The MindBody Connection and Healing
by Farzana Rahman
This article talks about the mindbody connection, health and healing.
Nearly every medical specialty has a disease or group of symptoms that can’t be neatly categorized into a box. This is frustrating for all involved. As doctors we love boxes, it makes everything much easier to understand.
So when it comes to symptoms such as headaches, dizziness or bowels behaving weirdly, doctors will normally order a few tests.
The purpose of said tests is to exclude A Very Serious Disease. If these tests come back normal (as they do for most people) then we’re faced with a quandary. The symptoms are still there but we don’t know why. And if we don’t know what’s causing the symptoms, then we’re somewhat stuck in trying to treat them.
Could Mind-Body Medicine Have the Answers?
That’s where mind-body medicine comes in. Research in this area is fascinating – we’re just starting to scratch the surface in understanding how the mind and body are linked.
Listening to a lecture by Dr John Denninger MD was enlightening. He is the head of research at the Benson-Henry Mind Body Institute at Massachusetts General hospital. He put forward the idea that maybe doctors need to take lifestyle and alternative medicine interventions such as meditation, tai-chi or acupuncture more seriously when it comes to treating disease.
Just Take This Pill
He gave the example of nitroprusside, a drug which was used in the early part of the last century for its ‘health improvement’ effects. Back then, doctors would just dish out this miracle drug not understanding how it worked. Cut to 100 years later and we now know that nitroprusside is a blood pressure lowering agent and that explains its benefits.
The point of this example is not to advocate the willy nilly dishing out of drugs. But it’s the principle of keeping an open mind. Even though we don’t know the physiological mechanisms of certain lifestyle interventions, this doesn’t mean they aren’t effective.
The Placebo Effect
It’s normally at this point that we talk about the placebo effect. A placebo is anything that seems to be a ‘real’ medical treatment but isn’t.
In a clinical trial, placebos are normally pills that are designed to look just like medication except they don’t contain any actual pharmaceutical agents.
The placebo effect refers to the fact that some people experience benefits similar to a real drug when they take a placebo, even though the placebo doesn’t contain anything of significance. Placebos have had positive effects on conditions ranging from depression to sleep disorders in a number of trials. The actual mechanisms behind the placebo effect are still not fully understood, although the mind-body connection and the positive power of belief on healing undoubtedly come into play.
Is MindBody Another name for the Placebo Effect ?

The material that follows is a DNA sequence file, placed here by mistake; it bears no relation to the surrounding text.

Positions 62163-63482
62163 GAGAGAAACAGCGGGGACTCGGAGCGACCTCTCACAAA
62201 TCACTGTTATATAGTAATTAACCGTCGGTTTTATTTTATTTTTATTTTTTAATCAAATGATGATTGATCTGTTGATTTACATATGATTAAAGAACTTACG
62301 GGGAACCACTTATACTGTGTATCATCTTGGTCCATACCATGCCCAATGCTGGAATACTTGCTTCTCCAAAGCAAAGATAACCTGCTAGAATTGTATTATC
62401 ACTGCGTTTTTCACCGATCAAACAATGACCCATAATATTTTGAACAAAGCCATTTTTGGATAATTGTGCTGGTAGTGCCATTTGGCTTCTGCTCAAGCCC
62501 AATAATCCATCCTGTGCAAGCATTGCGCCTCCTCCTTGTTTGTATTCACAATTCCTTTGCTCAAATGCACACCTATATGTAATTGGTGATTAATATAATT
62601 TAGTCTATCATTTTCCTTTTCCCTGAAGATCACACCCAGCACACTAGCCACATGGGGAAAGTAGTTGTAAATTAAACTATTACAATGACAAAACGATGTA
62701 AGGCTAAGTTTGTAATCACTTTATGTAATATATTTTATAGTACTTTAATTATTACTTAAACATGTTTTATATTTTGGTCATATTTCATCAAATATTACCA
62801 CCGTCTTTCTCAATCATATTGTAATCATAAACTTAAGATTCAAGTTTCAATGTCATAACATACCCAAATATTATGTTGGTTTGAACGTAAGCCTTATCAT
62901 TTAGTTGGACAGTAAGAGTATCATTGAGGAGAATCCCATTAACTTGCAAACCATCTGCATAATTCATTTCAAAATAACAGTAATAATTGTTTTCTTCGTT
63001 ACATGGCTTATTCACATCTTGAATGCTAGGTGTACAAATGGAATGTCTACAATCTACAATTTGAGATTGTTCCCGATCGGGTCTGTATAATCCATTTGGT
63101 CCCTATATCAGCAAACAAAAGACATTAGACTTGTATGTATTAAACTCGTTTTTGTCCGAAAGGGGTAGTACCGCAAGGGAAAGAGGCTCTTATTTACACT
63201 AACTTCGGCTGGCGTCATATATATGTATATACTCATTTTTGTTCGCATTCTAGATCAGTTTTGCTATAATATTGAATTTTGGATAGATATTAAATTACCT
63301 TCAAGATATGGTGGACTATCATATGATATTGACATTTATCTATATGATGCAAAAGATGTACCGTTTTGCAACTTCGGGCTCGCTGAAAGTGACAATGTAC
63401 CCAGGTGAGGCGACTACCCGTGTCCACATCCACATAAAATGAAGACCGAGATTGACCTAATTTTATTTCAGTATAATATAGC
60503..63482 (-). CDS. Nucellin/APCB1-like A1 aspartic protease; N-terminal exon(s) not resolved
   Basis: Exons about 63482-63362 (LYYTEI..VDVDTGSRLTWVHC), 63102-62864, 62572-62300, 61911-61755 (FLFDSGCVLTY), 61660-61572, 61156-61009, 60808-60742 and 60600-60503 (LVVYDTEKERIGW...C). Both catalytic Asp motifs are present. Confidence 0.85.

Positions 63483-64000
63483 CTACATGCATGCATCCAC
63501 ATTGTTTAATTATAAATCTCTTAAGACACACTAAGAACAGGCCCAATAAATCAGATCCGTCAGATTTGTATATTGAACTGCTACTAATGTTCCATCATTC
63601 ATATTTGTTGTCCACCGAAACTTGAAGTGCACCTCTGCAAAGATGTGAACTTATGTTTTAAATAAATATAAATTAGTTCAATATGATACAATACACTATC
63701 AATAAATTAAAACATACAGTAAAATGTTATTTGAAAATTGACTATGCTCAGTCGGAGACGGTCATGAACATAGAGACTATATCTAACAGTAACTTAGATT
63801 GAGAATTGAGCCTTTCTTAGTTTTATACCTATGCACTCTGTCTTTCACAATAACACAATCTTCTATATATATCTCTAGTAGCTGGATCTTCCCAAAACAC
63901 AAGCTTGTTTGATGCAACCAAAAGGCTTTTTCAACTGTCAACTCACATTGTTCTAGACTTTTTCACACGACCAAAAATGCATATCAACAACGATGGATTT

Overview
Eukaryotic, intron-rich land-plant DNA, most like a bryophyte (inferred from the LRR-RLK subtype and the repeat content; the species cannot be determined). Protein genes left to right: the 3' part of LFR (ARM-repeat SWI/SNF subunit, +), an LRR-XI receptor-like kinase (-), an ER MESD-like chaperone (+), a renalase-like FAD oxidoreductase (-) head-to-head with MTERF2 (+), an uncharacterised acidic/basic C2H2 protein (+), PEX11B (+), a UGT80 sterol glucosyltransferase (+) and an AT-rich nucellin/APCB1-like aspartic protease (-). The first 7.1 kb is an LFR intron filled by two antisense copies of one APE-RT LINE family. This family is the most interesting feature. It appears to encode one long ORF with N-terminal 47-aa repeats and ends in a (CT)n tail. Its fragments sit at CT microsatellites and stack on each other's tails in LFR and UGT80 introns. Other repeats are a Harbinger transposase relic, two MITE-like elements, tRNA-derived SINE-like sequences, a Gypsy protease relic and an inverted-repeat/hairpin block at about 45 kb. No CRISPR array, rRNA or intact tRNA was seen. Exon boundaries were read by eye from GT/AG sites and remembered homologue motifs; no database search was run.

This is the main question that comes up when we talk about mind-body interventions. Do they have an actual physiological effect or is it just the same as taking a sugar pill? Are patients just thinking themselves better ?
The debates are endless and in all honestly, we don’t know all the answers to these questions.
However, what is interesting is that there are experiments that have removed any potential for the placebo effect. And the experiments have still shown real physiological links of stress on healing.
Stressed Out Mice
Rodents are often used in lab experiments as their genetic make-up overlaps that of humans (99% of genes in rodents are shared with humans). Researchers have looked at animal models to better investigate the mind-body connection as it removes the potential for the placebo effect.
In a fascinating study by Vitalo et al, rats were used to investigate the effect of stress on healing.
Rats, by their very nature, are social butterflies. They enjoy hanging out with their rat buddies and having large rat families. So when they are isolated, they get very stressed. Super stressed in fact.
The researchers investigated how isolated rats (the super stressed ones) compared with their social colleagues when it came to healing. Both groups of rats were given burns under anesthesia. The team then looked at how these burns healed in the two groups of rats. The stressed out isolation‐reared rats, healed much more slowly than their social counterparts.
The researchers then added an interesting facet to their experiment. They introduced a stress-reduction intervention for the rats. As they were rats, they decided against a rat yoga class. Instead they added nestlets. Nestlets are cotton fibre cloths that the rats could tear up and use to build nests. This act of nest-building was a stress reduction activity, rat yoga if you will.
They found that simply giving the rats their equivalent of a yoga class, normalized healing. Not only that, when they sacrificed the rats and looked at their brains, they found a positive change in the expression of the genes that regulated stress.
We’re just scratching the surface when it comes to the power of the mind over the body but we’re going to be analyzing further studies in future articles. Subscribe to keep upto date !
Vitalo, A., J. Fricchione, et al. (2009). "Nest making and oxytocin comparably promote wound healing in isolation reared rats." PLoS One 4(5): e5523.